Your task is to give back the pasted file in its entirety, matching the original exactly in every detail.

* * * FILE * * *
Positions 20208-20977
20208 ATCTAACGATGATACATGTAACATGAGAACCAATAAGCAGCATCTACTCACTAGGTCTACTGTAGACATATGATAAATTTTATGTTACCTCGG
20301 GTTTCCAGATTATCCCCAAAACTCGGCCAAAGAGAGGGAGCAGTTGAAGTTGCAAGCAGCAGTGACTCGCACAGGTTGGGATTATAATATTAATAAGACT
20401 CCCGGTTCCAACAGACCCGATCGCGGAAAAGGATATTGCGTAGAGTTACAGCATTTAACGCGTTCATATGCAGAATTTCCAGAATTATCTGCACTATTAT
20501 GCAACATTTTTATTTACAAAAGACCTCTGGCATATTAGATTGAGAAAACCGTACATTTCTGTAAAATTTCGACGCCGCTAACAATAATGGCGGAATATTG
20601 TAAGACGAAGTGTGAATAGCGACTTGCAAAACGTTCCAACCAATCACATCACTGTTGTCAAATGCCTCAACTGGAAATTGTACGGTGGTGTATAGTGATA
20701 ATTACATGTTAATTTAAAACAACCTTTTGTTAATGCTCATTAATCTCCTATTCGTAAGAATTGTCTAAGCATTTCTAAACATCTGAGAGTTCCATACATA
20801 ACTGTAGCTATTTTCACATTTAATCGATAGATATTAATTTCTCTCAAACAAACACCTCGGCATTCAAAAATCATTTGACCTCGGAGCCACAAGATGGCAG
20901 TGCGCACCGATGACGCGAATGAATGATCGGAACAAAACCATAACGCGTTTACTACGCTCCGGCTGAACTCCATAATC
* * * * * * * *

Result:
Positions 20208-20977
20208 ATCTAACGATGATACATGTAACATGAGAACCAATAAGCAGCATCTACTCACTAGGTCTACTGTAGACATATGATAAATTTTATGTTACCTCGG
20301 GTTTCCAGATTATCCCCAAAACTCGGCCAAAGAGAGGGAGCAGTTGAAGTTGCAAGCAGCAGTGACTCGCACAGGTTGGGATTATAATATTAATAAGACT
20401 CCCGGTTCCAACAGACCCGATCGCGGAAAAGGATATTGCGTAGAGTTACAGCATTTAACGCGTTCATATGCAGAATTTCCAGAATTATCTGCACTATTAT
20501 GCAACATTTTTATTTACAAAAGACCTCTGGCATATTAGATTGAGAAAACCGTACATTTCTGTAAAATTTCGACGCCGCTAACAATAATGGCGGAATATTG
20601 TAAGACGAAGTGTGAATAGCGACTTGCAAAACGTTCCAACCAATCACATCACTGTTGTCAAATGCCTCAACTGGAAATTGTACGGTGGTGTATAGTGATA
20701 ATTACATGTTAATTTAAAACAACCTTTTGTTAATGCTCATTAATCTCCTATTCGTAAGAATTGTCTAAGCATTTCTAAACATCTGAGAGTTCCATACATA
20801 ACTGTAGCTATTTTCACATTTAATCGATAGATATTAATTTCTCTCAAACAAACACCTCGGCATTCAAAAATCATTTGACCTCGGAGCCACAAGATGGCAG
20901 TGCGCACCGATGACGCGAATGAATGATCGGAACAAAACCATAACGCGTTTACTACGCTCCGGCTGAACTCCATAATC